But to imply that Stanford isn’t making significant headway in the arts is a misrepresentation. As someone pointed out, the new state-of-the-art Bing Concert Hall is slated for completion soon enough. The new b-school opens up several large-scale buildings which are likely going to go to the arts. The Stanford Challenge allocates a huge portion of its donations to improving the arts. Despite some complaints about the performance space that Stanford currently has, let’s not forget the drama department is perennially ranked among the best (in the NRC rankings, Stanford drama came in at #2 in the country, killing all its ‘normal peers,’ predictably behind NYU). Stanford dance is comparably world-renowned. This isn’t by accident. Of course, you could argue it’s a sad reality that despite its quality, the drama department has had to deal with second-rate, hand-me-down space; it’s not so sad to think that it’ll probably be handed-down some of the b-school space. Still hand-me-down, but not second-rate at all. (It’s kind of awesome to think that before one of the country’s premier b-schools got greedy, it was content with its space, which the arts will soon occupy.)

    I agree that there’s a long road ahead though. The size caps, which are necessary for learning and interaction, on many arts classes (including creative writing) hinder students’ freedom to explore the arts. That’s one big problem. Performance spaces are still limited. Music practice rooms are annoyingly lacking–I think it’s ridiculous that we still have to pay to practice in a room (and music isn’t a purely arts endeavor; many forget that musical talent is highly linked to logical ability, e.g. in math–all the brilliant pianists, among other musicians, I know at Stanford are science people who also love music).

    One way to remedy this, which the university’s talked about recently after admins visited Yale, is integrating these arts spaces into the dorms. A strong possibility is to build similar facilities, like music practice spaces and small theaters and arts studios and photography darkrooms, where there’s currently a lot of student parking. The trend seems to be to put parking underground to save on precious campus space, so it doesn’t seem far off to submerge lots outside Wilbur, Lag, etc. Not to mention the driving range-turned-housing area is ripe for a complex of arts facilities and dorms. After all, the Branner parking lot was scratched in favor of a dining hall. Why not arts facilities? Of course it’d be exorbitantly expensive, but if Harvard can undergo a $1billion undergraduate housing project, Stanford can build some decent arts facilities for its students. Stanford’s endowment has already made significant gains sooner than expected, and it’s only a matter of time before it’s larger than its pre-recession levels.

    At any rate, I think it’s only a matter of time before Stanford is considered a premier university for the arts, simply because building up the arts is far less costly than, say, an engineering school (which universities like Yale are dumping their resources into but are still miles behind Stanford); there’s no dearth of artists, renowned ones at that, who could be lured to Stanford with far less cost to the university than top professors in the sciences. Not to mention Stanford and others are looking at Berkeley and other UCs with greedy eyes, as they decline under the weight of budget cuts and the exodus of faculty.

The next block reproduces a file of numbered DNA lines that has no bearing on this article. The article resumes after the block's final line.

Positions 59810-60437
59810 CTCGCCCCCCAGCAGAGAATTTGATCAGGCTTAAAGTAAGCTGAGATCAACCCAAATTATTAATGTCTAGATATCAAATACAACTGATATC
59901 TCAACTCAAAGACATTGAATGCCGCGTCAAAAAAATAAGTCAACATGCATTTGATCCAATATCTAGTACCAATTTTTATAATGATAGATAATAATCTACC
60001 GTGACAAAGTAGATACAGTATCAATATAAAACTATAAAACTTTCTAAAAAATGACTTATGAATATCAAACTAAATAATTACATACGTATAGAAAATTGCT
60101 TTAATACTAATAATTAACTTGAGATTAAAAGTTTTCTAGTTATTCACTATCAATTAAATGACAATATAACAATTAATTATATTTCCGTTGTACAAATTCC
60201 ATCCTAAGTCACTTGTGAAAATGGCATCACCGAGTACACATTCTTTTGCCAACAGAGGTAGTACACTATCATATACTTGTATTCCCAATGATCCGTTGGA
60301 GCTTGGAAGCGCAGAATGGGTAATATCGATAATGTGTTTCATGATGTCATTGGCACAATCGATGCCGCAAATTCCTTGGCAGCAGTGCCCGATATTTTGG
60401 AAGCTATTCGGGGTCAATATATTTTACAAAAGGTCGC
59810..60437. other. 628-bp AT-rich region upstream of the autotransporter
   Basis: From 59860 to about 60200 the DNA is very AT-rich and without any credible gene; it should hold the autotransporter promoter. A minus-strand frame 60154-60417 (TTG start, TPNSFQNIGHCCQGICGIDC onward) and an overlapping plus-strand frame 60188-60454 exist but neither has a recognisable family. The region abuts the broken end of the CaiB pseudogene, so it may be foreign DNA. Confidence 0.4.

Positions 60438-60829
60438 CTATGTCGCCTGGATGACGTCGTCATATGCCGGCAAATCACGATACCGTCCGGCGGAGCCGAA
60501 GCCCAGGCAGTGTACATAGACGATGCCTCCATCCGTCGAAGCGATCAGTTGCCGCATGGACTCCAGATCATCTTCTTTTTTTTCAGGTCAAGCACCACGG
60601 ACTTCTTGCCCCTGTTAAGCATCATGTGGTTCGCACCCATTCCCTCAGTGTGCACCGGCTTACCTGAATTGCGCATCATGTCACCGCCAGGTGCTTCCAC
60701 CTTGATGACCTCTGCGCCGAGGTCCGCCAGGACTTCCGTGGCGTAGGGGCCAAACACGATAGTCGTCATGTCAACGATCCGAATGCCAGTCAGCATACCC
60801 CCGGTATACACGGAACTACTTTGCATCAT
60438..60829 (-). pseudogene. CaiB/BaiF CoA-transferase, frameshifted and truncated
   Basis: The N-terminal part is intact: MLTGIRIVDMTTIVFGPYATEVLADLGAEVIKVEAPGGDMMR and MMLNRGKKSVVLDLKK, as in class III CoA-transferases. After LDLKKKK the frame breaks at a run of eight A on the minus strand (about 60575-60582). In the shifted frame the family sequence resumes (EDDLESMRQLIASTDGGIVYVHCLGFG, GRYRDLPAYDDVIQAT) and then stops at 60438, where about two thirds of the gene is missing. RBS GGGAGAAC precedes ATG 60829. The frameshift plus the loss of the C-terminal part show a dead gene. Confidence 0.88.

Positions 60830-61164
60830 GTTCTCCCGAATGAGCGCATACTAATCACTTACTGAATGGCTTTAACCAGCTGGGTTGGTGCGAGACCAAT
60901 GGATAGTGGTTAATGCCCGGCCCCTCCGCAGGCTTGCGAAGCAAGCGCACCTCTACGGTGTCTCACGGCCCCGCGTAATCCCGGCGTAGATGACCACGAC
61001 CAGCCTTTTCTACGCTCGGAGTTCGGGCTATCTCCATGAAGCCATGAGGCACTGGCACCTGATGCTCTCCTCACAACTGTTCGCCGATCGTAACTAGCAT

It’s prime time for the arts at Stanford.

  9. C says:

    I think – and what I’m finding in many education institutions – we need to define “the arts.” Are we talking about the performing arts, musical art, theatrical arts, visual art, etc? Josh clearly said he was talking about the dance and drama dept.

    With Roble, we lost a space for any thing related to dance and theatre. The Bing Concert hall (which originally HAD a theatre in the design, but was later taken out) addresses musical art – instrumental and vocal. It’s a step forward, and yet a step back. The remodeling of the Nitery can be considered a step forward, but it only holds 74 audience members. The only THEATER dance groups can perform in is Pigott or Dink. Dink is hardly a suitable performance space for dance or theatre. And the dance and drama dept don’t have anything between the sizes of MemAud and Pigott. Not every performance can fill MemAud, and not every performance is small enough for Pigott.

    We have space, but whether the space is ACTUALLY usable is another question. Pigott is a nice size, but has no back stage. The Nitery is too small for some performances. Just because you have a stage, it doesn’t mean it’s ideal for a performance. There is more to performance than just a flat usable space. Yes, we have seen performances in EPC, in White Plaza, or in the quad. But how many theatrical spaces are available actually for use? It’s less than you think.

    There ARE steps being made, like the appointment of Prof. Harry Elam as Vice Provost for Undergrad Ed. He is clearly an advocate for the arts on many different levels. We have Sica, the Arts Initiative, and so forth.

    So I wonder, is the issue physical space (considering our campus is… what, the second largest in the world?), money, or a campus-wide appreciate for all forms of the arts from the undergraduates to the administration? We have an arts culture and that is because the Stanford population values the arts. Look at the number of student groups devoted to the arts in the form of Dance, Music, Performance, and Theatre! But the spaces that are available for use… does it reflect the demand? Only those who actually try to perform in these spaces will know for sure.